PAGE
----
As Lexington leaders and the public gathered Thursday to consider moving two Confederate statues, Mayor Jim Gray and the city were on several national and international media outlets, including “PBS NewsHour,” the BBC and HBO’s “Vice News Tonight.”
“Vice News” stormed into the national media spotlight early this week with a 22-minute documentary from last Saturday’s violent protests in Charlottesville, Va., over the removal of a statue of Confederate Gen. Robert E. Lee. The report by correspondent Elle Reeve, which included extended interviews with white nationalist leaders, has been seen by more than 36 million viewers online and on TV.
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Thursday night, “Vice News” turned its cameras to Lexington, with a segment by reporter Antonia Hylton, which started by mentioning the council vote Thursday and that the controversy over statues of John Hunt Morgan and John C. Breckinridge in front of the former Fayette County Courthouse had been simmering for two years.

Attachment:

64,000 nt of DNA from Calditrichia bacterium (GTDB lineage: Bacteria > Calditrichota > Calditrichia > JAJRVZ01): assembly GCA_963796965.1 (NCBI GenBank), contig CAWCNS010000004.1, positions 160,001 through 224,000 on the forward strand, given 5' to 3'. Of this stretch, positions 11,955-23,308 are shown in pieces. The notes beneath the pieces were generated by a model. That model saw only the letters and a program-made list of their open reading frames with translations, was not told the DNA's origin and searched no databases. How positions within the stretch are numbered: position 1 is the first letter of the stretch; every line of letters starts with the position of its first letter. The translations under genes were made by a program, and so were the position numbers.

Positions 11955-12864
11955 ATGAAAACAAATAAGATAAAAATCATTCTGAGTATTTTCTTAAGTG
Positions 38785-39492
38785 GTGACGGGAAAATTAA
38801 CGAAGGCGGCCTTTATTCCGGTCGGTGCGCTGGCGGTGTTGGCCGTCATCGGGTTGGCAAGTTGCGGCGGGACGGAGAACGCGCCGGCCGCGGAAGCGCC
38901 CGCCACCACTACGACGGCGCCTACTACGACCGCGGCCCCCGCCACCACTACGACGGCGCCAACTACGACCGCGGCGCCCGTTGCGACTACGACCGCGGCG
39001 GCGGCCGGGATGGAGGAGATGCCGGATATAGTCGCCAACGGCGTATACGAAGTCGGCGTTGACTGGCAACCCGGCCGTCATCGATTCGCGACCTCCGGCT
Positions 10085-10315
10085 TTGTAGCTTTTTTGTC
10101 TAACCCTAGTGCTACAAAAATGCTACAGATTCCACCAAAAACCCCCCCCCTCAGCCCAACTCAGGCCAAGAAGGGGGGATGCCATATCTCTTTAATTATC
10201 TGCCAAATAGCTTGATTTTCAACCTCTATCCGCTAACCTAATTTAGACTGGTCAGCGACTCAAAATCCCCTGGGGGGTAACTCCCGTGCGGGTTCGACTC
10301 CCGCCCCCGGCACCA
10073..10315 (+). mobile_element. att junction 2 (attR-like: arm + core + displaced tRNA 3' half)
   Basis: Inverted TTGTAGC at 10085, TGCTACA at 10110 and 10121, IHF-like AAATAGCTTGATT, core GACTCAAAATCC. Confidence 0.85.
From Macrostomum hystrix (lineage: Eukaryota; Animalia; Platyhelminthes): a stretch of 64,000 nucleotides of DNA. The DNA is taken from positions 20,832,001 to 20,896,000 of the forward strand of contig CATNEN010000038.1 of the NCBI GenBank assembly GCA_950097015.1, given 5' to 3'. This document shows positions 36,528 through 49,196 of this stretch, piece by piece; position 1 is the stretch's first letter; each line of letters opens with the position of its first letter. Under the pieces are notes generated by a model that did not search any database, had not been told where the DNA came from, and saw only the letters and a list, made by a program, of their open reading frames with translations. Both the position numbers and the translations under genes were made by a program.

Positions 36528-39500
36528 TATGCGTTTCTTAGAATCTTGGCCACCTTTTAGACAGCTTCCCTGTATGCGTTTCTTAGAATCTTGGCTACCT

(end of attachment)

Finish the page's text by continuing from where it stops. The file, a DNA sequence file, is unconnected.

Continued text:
“We met here, and we began discussing our response, because we knew that a response was really necessary,” Gray said to Hylton, when she asked about his office’s reaction to the Charlottesville situation.
Gray explained the history of Cheapside, where the statues stand, as one of the largest slave auction sites in the South before the Civil War. “What you have is two Confederate men who fought to preserve slavery, on the same ground as men, women and children who were sold into slavery,” Gray said. “I looked at that, others looked at that, and said, ‘This just is not right.’”
The “Vice News” segment included an interview with two men who are part of a group called The Hiwaymen, which is trying to preserve Confederate monuments. Hylton said they were in Charlottesville, Saturday.
“I say, leave the monuments where they be,” said Hiwaymen member James Del Brock, who had a Confederate battle flag in the band of his cap. “If someone wants to put up a monument of an African man, there’s a spot right there. Put it right there,” he said, pointing to open space next to the Breckenridge statue.
The men rejected the suggestion that the monuments represented white supremacy and said removing them would start a slippery slope to other monuments being removed.
Hylton noted, “the debate among people in Lexington has been civil,” and showed footage from Tuesday’s council work session, where the council heard from Lexington citizens on the issue.
“I don’t think what I’m doing is anything unusual,” Gray said. “It just happens to be, it’s on my watch, and sometimes, that’s just where it lands.”